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Jargons from Ecology

Some common ecological terms that i frequently run into in ecology papers followed by links to some relative articles or papers about them. The links are usually top google hits and highly relevant to understanding the jargon it follows. In some cases, the links are results of “midnight caffein driven search rashes” that explain the jargons well, and not always on top of google hits.

  • Polynomial Trend Surface Analysis

(link1) : “A variant form of multiple regression can be used to fit a nonlinear model of an explanatory variable x (or several explanatory variables xj) to a response variable y. ”

  • Hellinger transformation

(link1):”The Hellinger transformation is relativization by row (sample unit) totals, followed by taking the square root of each element in the matrix.”

  • Unimodal relationships

(link1):”a function f(x) is a unimodal function if for some value m, it is monotonically increasing for x ≤ m and monotonically decreasing for x ≥ m.”

(link2):” Although heterogeneity among samples was minimized, we observed the often-reported unimodal relationship between richness and biomass in several habitats and treatments “
  • PCNM(principal coordinates of neighbor matrices )

(link1)”The technique represents the spatial configuration of sample points using principal coordinates of a truncated distance matrix amongst points. The resulting PCNM axes with positive eigenvalues are used as spatial components in variation partitioning, with each axis potentially modelling species clustering at different distances amongst sampling units. ”

(link2)”We need statistical methods to model spatial or temporal structures at all scales. ”

  • Spectral decomposition

(link1): “In broad terms the spectral theorem provides conditions under which an operator or a matrix can be diagonalized (that is, represented as a diagonal matrix in some basis)”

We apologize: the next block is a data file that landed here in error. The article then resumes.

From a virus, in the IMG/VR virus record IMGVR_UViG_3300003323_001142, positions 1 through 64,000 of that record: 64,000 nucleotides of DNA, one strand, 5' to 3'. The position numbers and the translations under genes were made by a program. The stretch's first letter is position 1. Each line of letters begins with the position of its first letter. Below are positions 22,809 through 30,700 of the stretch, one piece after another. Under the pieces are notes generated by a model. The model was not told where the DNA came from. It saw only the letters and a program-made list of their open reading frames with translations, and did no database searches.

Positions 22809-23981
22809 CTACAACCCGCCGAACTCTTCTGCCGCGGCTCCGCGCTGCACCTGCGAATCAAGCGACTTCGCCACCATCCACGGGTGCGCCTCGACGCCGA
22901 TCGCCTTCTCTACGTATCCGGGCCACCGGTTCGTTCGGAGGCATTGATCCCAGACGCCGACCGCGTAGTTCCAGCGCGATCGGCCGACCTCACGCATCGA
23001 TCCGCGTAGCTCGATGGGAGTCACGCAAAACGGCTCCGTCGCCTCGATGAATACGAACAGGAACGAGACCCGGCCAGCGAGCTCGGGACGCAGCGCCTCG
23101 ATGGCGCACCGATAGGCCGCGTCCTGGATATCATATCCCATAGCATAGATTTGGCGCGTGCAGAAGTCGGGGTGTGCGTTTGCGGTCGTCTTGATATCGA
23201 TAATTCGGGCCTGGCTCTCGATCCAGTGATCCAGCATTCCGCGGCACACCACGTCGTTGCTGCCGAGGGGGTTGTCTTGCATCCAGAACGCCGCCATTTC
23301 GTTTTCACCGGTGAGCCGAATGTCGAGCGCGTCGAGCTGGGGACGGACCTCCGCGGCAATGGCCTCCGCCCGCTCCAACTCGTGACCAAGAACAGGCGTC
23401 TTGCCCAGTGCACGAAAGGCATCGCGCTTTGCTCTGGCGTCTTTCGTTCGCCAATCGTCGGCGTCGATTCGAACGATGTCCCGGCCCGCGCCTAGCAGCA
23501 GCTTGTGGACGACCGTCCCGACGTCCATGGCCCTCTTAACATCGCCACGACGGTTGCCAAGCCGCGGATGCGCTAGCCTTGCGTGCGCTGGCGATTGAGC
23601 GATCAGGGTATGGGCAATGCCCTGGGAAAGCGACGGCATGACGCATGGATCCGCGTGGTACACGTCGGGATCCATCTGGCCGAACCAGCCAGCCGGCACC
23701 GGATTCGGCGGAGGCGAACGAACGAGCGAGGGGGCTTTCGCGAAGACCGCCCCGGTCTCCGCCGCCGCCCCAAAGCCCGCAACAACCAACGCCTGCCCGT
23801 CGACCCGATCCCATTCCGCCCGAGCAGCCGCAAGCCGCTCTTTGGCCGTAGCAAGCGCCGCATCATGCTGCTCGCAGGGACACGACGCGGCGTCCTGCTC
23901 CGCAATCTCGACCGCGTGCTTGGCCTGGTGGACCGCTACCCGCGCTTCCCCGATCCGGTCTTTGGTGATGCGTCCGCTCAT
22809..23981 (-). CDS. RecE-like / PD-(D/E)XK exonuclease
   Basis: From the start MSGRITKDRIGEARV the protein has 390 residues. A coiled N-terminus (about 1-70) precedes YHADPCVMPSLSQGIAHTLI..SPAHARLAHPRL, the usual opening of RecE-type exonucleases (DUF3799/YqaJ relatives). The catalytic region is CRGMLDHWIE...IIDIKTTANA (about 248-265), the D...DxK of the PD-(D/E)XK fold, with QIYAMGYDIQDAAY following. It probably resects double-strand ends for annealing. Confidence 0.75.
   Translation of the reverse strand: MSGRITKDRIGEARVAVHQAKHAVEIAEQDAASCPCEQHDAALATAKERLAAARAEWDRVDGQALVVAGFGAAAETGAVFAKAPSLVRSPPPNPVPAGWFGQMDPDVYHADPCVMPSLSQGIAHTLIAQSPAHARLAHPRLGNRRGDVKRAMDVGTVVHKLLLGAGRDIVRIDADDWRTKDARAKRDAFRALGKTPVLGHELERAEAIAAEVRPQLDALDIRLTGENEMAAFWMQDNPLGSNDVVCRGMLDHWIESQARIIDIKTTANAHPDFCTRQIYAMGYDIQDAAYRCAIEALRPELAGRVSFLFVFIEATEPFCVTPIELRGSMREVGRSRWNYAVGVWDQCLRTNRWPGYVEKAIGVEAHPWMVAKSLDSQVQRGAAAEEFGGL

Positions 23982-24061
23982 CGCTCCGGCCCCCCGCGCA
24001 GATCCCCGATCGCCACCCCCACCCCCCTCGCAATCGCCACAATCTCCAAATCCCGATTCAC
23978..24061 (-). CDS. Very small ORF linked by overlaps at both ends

• Canonical Correspondence Analysis

(link1): “The result is that the axes of the final ordination, rather than simply reflecting the dimensions of the greatest variability in the species data, are a linear combination of the environmental variables and the species data.”

“The choice of environmental variables greatly influences the outcome of CCA and other constrained ordinations.”

“The length of the arrow is proportional to the rate of change, so a long pH arrow indicates a large change and indicates that change in pH is strongly correlated with the ordination axes and thus with the community variation shown by the diagram.”

“In any case, you can always remove superfluous variables if they are confusing or difficult to interpret”

  • Contingency Table

(link1):”A contingency table is a tabular representation of categorical data .”

  • Reciprocal Averaging

link1“it starts from assigning arbitrary numerical scores to one variable values”

  • Unconstrained Methods (Ordination)

(link1): “An unconstrained ordination procedure does not use a priori hypotheses in any way, but reduces dimensions on the basis of some general criterion, such as minimizing residual variance (as in PCA) or minimizing a stress function (NMDS) ”

principal component analysis (PCA), correspondence analysis (CA), metric multidimensional scaling (also called principal coordinate analysis or PCO)and nonmetric multidimensional scaling.

  • Chi-Square distance

(link1)” The first premise of this distance function is that it is calculated on relative counts, and not on the original ones, and the second is that it standardizes by the mean and not by the variance. ”

  • Spatial autocorrelation

 (link1)”locations close to each other exhibit more similar values than those further apart”.

  • Direct gradient analysis

(link1)”new techniques were developed to constrain the ordination according to the table E of explanatory environmental variables (‘‘direct compari- son,’’ ‘‘direct gradient analysis’’; ”

“Technically, direct gradient analysis can be viewed as an extension of multiple regression, which has a single response variable, to the case of a multi-species response table: ”

  • Indirect gradient analysis

(link1)“Historically, ecologists have first used indirect ap- proaches for interpreting the structures of species assemblages (structural information extracted by the eigenanalysis of Y) in relation to environmental vari- ability: site scores along the ordination axes, which are composite indices of species abundances contained in Y, were compared a posteriori to environmental variables (‘‘indirect comparison,’’ ‘‘indirect gradient analysis’’)

  • Constrained ordination (or canonical analysis)

(link1)”concentrates on the eigenanalysis of the fitted community table, allowing the direct analysis of the variation in species abundances explained by the environmental variability. ”

 
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Categories: Ecology
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